The Mountain Eagle (1926)
Directed by Alfred Hitchcock
Produced by Michael Balcon (1)
Screenplay by Eliot Stannard (1), Max Ferner
Story by Charles Lapworth
Cinematography by Gaetano di Ventimiglia (1)
Gainsborough Pictures, Münchner Lichtspielkunst Bavaria Film
Distributed by Woolf & Freedman Film Service (UK), Artlee Independent Film (US)
No, I have not discovered a print of Alfred Hitchcock’s lost film The Mountain Eagle (1926), but I did want to at least mention it during my Hitchcock project.
Hitchcock directed his first two films, this one and The Pleasure Garden (1925) in Munich. His first job in German was in Berlin, as an art director. Knowing not a single word of German, Hitchcock communicated with a German draftsman only through pencil drawings. In an interview with Bob Thomas in Action, 8 (January-February 1973), part of the collection, Alfred Hitchcock: Interviews (Conversations with Filmmakers series), edited by Sidney Gottlieb, Hitchcock states, “The Germans in those times placed great emphasis on telling the story visually; if possible with no titles or at least very few.”
The Mountain Eagle was filmed in the Austrian Tyrol, with studio work in Munich. In one of his famous interviews with François Truffaut, Hitchcock said, “It was a very bad movie. The producers were always trying to break into the American market, so they wanted another film star. And so, for the part of the village schoolmistress, they sent me Nita Naldi, the successor to Theda Bara. She had fingernails out to there.” (Hitchcock stated in the Thomas interview that Naldi’s nails were an inch long and she refused to cut them.) “Ridiculous!”
Truffaut says, “I have the scenario here. The story is about a store manager who is after an innocent young schoolteacher. She takes refuge in the mountains, under the protection of a recluse, whom she eventually marries. Is that right?"
Hitchcock’s reply: “I’m afraid it is!”
The film's Wikipedia article offers this synopsis: “The film, a romantic melodrama set in Kentucky, is about a widower (Bernhard Goetzke) who jealously competes with his crippled son (John F. Hamilton) and a man he loathes (Malcolm Keen) over the affections of a schoolteacher (Nita Naldi).”
Apparently the production was loaded with problems, not the least of which involved a run-in with the fire department, tension among the locals, and Hitchcock’s battles with altitude sickness. Yet he also learned much from working with the German film industry in general and enjoying a large measure of directorial freedom he would not have had at home in England.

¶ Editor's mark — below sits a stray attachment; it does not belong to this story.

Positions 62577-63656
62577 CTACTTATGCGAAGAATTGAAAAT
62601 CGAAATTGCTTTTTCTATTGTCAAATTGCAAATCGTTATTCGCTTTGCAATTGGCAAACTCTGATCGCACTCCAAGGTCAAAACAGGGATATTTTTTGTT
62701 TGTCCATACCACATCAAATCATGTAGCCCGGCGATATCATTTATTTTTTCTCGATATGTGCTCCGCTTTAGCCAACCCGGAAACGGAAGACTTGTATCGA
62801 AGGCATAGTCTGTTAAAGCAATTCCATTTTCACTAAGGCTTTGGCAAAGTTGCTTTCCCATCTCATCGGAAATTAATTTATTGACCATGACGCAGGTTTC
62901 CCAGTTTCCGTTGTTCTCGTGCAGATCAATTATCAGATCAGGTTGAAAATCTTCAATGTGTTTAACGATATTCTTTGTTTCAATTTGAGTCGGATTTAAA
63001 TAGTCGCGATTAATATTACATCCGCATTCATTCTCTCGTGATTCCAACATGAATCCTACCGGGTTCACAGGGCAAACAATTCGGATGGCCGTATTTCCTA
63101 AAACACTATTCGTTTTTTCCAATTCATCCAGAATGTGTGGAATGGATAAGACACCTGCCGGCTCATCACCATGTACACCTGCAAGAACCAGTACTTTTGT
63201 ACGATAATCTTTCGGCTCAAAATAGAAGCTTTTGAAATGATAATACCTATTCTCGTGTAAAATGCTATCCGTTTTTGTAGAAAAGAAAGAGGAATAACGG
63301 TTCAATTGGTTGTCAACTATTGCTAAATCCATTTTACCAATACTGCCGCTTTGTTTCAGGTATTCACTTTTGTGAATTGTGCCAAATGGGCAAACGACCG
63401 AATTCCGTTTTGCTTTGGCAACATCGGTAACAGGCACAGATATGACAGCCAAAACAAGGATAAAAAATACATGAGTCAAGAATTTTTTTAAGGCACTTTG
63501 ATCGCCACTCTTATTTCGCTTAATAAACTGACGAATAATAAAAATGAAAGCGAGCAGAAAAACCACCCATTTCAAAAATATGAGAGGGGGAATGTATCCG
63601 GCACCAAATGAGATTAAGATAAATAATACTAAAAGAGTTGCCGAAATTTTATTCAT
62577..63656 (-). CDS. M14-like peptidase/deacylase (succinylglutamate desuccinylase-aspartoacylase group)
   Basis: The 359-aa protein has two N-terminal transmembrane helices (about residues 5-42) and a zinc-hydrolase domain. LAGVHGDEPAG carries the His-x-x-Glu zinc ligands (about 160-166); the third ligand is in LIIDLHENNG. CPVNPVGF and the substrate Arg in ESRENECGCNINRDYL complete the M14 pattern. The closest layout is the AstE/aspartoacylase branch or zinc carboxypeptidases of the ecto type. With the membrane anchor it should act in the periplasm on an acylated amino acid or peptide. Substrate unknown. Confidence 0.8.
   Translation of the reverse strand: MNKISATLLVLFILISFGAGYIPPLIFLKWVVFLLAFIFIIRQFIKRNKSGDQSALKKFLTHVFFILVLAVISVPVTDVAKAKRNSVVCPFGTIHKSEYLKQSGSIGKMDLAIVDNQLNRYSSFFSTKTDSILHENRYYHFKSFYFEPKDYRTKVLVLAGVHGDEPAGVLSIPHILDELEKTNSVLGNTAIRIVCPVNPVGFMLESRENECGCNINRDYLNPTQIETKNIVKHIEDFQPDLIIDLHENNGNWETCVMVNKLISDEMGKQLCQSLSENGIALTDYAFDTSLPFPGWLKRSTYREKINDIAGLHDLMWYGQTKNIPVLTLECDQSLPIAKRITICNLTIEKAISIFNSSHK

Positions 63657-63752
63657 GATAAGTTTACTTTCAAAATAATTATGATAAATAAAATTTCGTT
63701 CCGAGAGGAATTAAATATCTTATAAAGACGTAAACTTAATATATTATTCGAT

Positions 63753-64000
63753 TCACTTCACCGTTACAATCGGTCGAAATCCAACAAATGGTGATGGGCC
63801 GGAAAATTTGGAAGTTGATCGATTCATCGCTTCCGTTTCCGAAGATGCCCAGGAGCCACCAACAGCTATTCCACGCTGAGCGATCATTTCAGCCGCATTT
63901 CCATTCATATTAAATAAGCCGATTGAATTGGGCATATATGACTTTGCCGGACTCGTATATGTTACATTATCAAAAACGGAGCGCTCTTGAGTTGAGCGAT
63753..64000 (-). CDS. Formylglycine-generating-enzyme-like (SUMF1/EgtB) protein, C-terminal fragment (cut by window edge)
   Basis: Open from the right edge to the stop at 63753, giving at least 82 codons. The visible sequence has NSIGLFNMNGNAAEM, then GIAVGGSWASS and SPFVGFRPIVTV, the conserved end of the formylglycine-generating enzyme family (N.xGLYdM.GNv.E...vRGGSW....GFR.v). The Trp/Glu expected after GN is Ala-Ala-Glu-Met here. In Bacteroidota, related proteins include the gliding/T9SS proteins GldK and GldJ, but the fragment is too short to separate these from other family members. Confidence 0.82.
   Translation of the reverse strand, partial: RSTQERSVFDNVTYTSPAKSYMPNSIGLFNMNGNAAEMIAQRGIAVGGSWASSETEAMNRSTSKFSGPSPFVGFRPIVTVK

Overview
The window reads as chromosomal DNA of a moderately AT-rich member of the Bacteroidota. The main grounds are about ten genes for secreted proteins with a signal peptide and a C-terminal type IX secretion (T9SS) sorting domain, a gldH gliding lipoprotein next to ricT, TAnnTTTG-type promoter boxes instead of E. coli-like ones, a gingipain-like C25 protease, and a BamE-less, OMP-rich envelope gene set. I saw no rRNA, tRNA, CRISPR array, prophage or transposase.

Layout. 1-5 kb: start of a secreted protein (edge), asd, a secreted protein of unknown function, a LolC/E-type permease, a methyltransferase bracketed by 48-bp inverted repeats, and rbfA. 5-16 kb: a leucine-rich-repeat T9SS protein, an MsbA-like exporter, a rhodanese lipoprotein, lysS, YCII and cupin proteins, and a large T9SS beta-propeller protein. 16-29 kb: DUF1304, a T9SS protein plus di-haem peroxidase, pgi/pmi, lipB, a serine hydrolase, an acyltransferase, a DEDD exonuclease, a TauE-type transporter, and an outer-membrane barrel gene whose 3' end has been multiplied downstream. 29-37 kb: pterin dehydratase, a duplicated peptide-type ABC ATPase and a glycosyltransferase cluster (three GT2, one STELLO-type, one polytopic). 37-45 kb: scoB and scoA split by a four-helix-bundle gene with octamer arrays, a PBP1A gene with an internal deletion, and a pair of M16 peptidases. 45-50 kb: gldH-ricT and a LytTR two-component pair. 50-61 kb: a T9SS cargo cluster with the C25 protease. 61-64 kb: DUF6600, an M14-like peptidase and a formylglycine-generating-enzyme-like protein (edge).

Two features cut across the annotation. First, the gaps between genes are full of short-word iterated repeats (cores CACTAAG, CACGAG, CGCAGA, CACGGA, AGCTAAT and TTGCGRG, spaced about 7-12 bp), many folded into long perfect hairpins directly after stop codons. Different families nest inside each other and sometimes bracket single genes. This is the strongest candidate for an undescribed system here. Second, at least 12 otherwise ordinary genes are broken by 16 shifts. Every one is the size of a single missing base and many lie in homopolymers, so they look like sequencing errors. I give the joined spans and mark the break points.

There's an awful lot of strangling going on in this movie...
At one time, the six photos reproduced in the book Hitchcock/Truffaut were thought to be the only production stills surviving, but more emerged, including a set of 24 stills found in 2012 in an archive belonging to one of Hitchcock’s friends.
A lobby card was found in a flea market in Massachusetts, so who knows what might turn up next? Maybe the film will appear someday? Hitchcock seemed pleased that it never emerged, so maybe we should also be thankful. Perhaps it’s one of those “Be careful what you wish for” situations. Even if it is terrible, I’d still like to see it, if for no other reason than to see the director’s development from his first film to his next, The Lodger: A Story of the London Fog (1927), which I’ll cover next. But many people are actively seeking a print of The Mountain Eagle. The British Film Institute places it at the top of their BFI 75 Most Wanted films list and are vigorously searching for it.
Want to learn more? I’m certainly not a Hitchcock scholar or an expert, but others have written extensively on the film, including this fascinating article by Dave Pattern on how the film may have come to be lost. (Although I must confess, looking at the newspaper clippings, I think I’m more interested in seeing Bertha, the Sewing Machine Girl.)
Thanks for reading. My next visit to the Hitchcock Project will cover The Lodger: A Story of the London Fog (1927). Stay tuned.
(I am also keeping up with how many times Hitchcock used the same collaborators. For instance, you will notice a (1) next to a few names in the production credits, signifying that these people were also used in Hitchcock’s first film. I plan to continue this practice throughout. Right now, I’m numbering the films according to their listing in the Hitchcock/Truffaut book which I will provide in the next post for those who do not have access to the book).
Photos: Brenton Film, IMDb, Filmaffinity